Utility patents are the most common kind of patent. Most people who use the term “patent” are referring to utility patents.
Utility patents require periodic maintenance fee payments to stay in force, and even with these payments, all patents are only good for a limited time before they expire. You must pay a maintenance fee to maintain the force of a utility patent after 4, 8 and 12 years. Utility patents and plant patents expire 20 years after you file them.. Design patents expire 15 years after issuance.
Does Your Invention Need a Patent?
Even if your product is an invention that falls into one of the categories above, you still need to evaluate whether it truly calls for a patent. To do this, you should consider:
- Business value: Does your invention provide enough of a competitive advantage that protecting it so other companies can’t copy it would benefit you financially? For example, if your invention is only slightly more efficient than what others are already using, it might not be worthwhile to invest in a patent.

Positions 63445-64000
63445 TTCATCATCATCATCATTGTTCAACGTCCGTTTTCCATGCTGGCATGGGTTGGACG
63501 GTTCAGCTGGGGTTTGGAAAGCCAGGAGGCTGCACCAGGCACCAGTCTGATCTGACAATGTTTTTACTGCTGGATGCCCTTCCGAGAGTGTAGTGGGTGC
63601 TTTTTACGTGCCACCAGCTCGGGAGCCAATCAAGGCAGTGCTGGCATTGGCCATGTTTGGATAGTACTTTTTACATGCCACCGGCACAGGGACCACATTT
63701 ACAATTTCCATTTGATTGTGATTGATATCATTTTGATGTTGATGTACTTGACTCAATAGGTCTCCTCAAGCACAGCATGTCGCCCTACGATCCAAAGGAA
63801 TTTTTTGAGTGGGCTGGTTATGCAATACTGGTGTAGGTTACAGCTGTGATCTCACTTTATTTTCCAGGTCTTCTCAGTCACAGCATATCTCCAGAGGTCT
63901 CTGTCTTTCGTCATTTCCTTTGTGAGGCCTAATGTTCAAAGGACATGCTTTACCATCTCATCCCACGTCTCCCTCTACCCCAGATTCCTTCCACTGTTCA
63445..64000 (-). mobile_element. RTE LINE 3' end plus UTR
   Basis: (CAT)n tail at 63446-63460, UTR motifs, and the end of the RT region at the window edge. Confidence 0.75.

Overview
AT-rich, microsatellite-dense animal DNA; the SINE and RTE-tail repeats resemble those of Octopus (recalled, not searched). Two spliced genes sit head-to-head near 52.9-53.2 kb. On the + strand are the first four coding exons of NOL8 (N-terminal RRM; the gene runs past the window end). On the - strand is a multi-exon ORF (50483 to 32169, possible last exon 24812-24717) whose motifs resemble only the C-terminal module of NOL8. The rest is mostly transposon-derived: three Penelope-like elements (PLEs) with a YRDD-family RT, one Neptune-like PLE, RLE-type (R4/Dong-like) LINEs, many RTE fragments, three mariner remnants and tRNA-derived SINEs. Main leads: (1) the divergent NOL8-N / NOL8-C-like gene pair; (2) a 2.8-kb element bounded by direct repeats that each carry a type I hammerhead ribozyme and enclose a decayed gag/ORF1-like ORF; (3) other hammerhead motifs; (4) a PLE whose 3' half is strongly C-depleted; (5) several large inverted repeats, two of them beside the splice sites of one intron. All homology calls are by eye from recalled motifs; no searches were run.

- Uniqueness: Is your invention innovative and nonobvious enough that it represents a genuinely unique improvement on what is already available on the market, and not something anyone with common sense could discover on their own? For example, if you tried to patent a combination of 2 well-known software features into 1 app, you might face difficulty because anyone familiar with the original features could have easily stumbled upon their combination.
- Return on investment: Do your sales projections indicate that selling your invention will yield a profitable return on investment?
If your invention meets all these criteria, you might benefit from investing in a patent.
What Goes Into Patent Costs? A Patent Cost Breakdown
How much does it cost to patent an idea? There are 8 main types of fees involved in the patent process:
- Patent search fees
- Attorney fees
- Provisional patent fees
- Drawing fees
- Filing fees
- Examination fees
- Post-allowance issue fees
- Maintenance fees